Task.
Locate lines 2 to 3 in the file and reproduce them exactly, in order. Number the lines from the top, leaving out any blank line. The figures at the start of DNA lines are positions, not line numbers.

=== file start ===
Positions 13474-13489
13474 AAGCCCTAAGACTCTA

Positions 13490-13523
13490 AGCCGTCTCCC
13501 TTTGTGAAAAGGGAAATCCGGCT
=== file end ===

13474 AAGCCCTAAGACTCTA

Positions 13490-13523